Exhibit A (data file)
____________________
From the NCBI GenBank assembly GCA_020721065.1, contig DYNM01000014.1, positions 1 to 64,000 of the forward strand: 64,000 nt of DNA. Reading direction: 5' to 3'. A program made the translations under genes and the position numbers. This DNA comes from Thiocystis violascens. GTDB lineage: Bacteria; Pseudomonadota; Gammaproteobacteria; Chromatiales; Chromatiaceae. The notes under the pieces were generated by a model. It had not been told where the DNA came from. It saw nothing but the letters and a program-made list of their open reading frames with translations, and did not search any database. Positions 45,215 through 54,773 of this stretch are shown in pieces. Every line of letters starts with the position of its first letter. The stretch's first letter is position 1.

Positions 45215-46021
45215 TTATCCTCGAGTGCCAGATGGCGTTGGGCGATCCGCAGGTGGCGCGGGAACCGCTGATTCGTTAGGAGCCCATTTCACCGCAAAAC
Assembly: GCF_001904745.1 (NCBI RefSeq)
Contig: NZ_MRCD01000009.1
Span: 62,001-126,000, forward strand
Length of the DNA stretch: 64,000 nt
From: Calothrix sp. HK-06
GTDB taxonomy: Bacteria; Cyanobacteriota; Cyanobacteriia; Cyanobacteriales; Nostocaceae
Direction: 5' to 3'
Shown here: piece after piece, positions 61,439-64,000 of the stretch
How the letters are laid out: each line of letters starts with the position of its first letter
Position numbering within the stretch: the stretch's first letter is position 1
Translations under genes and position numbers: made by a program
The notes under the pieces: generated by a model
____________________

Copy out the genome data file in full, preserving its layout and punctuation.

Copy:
From the NCBI GenBank assembly GCA_020721065.1, contig DYNM01000014.1, positions 1 to 64,000 of the forward strand: 64,000 nt of DNA. Reading direction: 5' to 3'. A program made the translations under genes and the position numbers. This DNA comes from Thiocystis violascens. GTDB lineage: Bacteria; Pseudomonadota; Gammaproteobacteria; Chromatiales; Chromatiaceae. The notes under the pieces were generated by a model. It had not been told where the DNA came from. It saw nothing but the letters and a program-made list of their open reading frames with translations, and did not search any database. Positions 45,215 through 54,773 of this stretch are shown in pieces. Every line of letters starts with the position of its first letter. The stretch's first letter is position 1.

Positions 45215-46021
45215 TTATCCTCGAGTGCCAGATGGCGTTGGGCGATCCGCAGGTGGCGCGGGAACCGCTGATTCGTTAGGAGCCCATTTCACCGCAAAAC
Assembly: GCF_001904745.1 (NCBI RefSeq)
Contig: NZ_MRCD01000009.1
Span: 62,001-126,000, forward strand
Length of the DNA stretch: 64,000 nt
From: Calothrix sp. HK-06
GTDB taxonomy: Bacteria; Cyanobacteriota; Cyanobacteriia; Cyanobacteriales; Nostocaceae
Direction: 5' to 3'
Shown here: piece after piece, positions 61,439-64,000 of the stretch
How the letters are laid out: each line of letters starts with the position of its first letter
Position numbering within the stretch: the stretch's first letter is position 1
Translations under genes and position numbers: made by a program
The notes under the pieces: generated by a model